"Lithium is the prototype mood stabilizer for treating adult bipolar disorder, but it is not FDA-approved for use in kids younger than 13," said Mani Pavuluri, director of the Pediatric Mood Disorders Clinic at UIC's Institute for Juvenile Research. "We do not have a perfect drug that cures all aspects of bipolar disorder, but knowing more about lithium -- and how it affects children -- may bring us closer to managing this devastating disorder."
Results from the Collaborative Lithium Trials will provide the first comprehensive analysis of lithium treatment for pediatric bipolar disorder, according to Pavuluri.
UIC researchers are recruiting patients between 7 and 17 with bipolar disorder. The study will evaluate medication dosage strategies, drug efficacy, and short- and long-term safety and tolerability.
Pediatric bipolar disorder, also known as manic depressive disorder, is characterized by extreme and unusual changes in mood, ranging from mania to depression. Symptoms of mania can include extreme or persistent euphoria or irritability, inflated self-esteem, increased energy and a decreased need for sleep. Depressive symptoms may include physical complaints such as headaches, tiredness, lack of interest in activities, or social isolation.
In children, the disorder interferes with normal, healthy functioning and is associated with suicide, school failure, and risk-taking behaviors such as sexual promiscuity and substance abuse.
The prevalence and incidence of pediatric bipolar disorder is unknown.
"Lithium has proven to be effective in preventing future episodes of bipolar disorder and reducing suicidal thoughts in adults," said Pavuluri, who leads the UIC trial. "This study will help us to determine if lithium may have a similar protective effect in pediatric patients and help us to develop future treatment protocols."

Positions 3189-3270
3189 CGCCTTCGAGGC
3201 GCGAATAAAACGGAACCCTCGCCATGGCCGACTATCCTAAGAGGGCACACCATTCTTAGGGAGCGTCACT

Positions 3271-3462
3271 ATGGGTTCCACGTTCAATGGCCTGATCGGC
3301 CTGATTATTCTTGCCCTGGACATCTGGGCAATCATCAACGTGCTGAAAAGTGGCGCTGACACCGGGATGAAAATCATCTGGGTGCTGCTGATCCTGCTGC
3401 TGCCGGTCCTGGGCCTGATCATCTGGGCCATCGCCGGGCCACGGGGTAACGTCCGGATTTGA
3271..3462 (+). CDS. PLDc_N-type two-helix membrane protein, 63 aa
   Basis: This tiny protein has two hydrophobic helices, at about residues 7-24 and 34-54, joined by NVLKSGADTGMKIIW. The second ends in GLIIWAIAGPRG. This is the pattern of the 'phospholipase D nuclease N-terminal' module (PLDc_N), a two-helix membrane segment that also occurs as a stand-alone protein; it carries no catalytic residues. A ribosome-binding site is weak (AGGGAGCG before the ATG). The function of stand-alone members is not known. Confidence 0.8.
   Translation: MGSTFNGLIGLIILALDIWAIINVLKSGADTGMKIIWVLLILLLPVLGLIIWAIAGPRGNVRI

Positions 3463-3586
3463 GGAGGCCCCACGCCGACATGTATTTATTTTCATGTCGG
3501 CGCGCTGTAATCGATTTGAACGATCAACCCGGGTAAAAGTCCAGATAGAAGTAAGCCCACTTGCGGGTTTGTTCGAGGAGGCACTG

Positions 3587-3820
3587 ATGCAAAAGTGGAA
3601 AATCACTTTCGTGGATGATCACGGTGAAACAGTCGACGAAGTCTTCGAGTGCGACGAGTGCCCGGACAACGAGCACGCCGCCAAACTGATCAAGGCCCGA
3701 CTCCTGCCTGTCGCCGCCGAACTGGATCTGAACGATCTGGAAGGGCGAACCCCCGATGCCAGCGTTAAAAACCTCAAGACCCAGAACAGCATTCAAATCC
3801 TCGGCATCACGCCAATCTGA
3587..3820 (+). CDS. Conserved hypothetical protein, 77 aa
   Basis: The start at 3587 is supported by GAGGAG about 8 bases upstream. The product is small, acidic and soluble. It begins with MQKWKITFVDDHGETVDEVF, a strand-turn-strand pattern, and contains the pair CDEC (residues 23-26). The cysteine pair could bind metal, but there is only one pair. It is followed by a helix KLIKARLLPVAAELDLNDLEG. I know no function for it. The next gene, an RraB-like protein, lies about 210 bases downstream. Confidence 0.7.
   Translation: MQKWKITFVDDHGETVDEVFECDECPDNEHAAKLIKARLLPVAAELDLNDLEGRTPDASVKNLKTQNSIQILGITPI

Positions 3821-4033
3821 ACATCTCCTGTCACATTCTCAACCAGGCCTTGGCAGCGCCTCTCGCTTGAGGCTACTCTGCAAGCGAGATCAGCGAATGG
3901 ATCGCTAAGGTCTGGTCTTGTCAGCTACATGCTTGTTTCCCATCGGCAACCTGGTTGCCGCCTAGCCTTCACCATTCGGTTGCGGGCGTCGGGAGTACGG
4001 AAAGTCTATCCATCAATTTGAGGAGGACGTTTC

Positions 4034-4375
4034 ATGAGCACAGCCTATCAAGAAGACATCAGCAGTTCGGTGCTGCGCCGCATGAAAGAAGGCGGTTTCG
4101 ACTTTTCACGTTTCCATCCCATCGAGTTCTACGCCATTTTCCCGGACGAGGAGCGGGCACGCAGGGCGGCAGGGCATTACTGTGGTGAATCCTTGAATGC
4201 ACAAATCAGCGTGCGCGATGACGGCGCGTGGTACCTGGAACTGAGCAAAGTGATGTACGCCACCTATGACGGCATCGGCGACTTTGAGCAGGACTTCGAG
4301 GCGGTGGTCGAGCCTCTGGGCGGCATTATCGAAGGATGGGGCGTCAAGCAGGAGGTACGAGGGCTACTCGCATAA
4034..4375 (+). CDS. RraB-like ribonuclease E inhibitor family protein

Smart Data Transformation – Surfing the Big Wave
02.12.2016 | Fraunhofer-Institut für Angewandte Informationstechnik FIT
Climate change could outpace EPA Lake Champlain protections
18.11.2016 | University of Vermont
In recent years, lasers with ultrashort pulses (USP) down to the femtosecond range have become established on an industrial scale. They could advance some applications with the much-lauded “cold ablation” – if that meant they would then achieve more throughput. A new generation of process engineering that will address this issue in particular will be discussed at the “4th UKP Workshop – Ultrafast Laser Technology” in April 2017.
Even back in the 1990s, scientists were comparing materials processing with nanosecond, picosecond and femtosesecond pulses. The result was surprising:...
Have you ever wondered how you see the world? Vision is about photons of light, which are packets of energy, interacting with the atoms or molecules in what...
A multi-institutional research collaboration has created a novel approach for fabricating three-dimensional micro-optics through the shape-defined formation of porous silicon (PSi), with broad impacts in integrated optoelectronics, imaging, and photovoltaics.
Working with colleagues at Stanford and The Dow Chemical Company, researchers at the University of Illinois at Urbana-Champaign fabricated 3-D birefringent...
In experiments with magnetic atoms conducted at extremely low temperatures, scientists have demonstrated a unique phase of matter: The atoms form a new type of quantum liquid or quantum droplet state. These so called quantum droplets may preserve their form in absence of external confinement because of quantum effects. The joint team of experimental physicists from Innsbruck and theoretical physicists from Hannover report on their findings in the journal Physical Review X.
“Our Quantum droplets are in the gas phase but they still drop like a rock,” explains experimental physicist Francesca Ferlaino when talking about the...
The Max Planck Institute for Physics (MPP) is opening up a new research field. A workshop from November 21 - 22, 2016 will mark the start of activities for an innovative axion experiment. Axions are still only purely hypothetical particles. Their detection could solve two fundamental problems in particle physics: What dark matter consists of and why it has not yet been possible to directly observe a CP violation for the strong interaction.
The “MADMAX” project is the MPP’s commitment to axion research. Axions are so far only a theoretical prediction and are difficult to detect: on the one hand,...
16.11.2016 | Event News
01.11.2016 | Event News
14.10.2016 | Event News
08.12.2016 | Life Sciences
08.12.2016 | Physics and Astronomy
08.12.2016 | Materials Sciences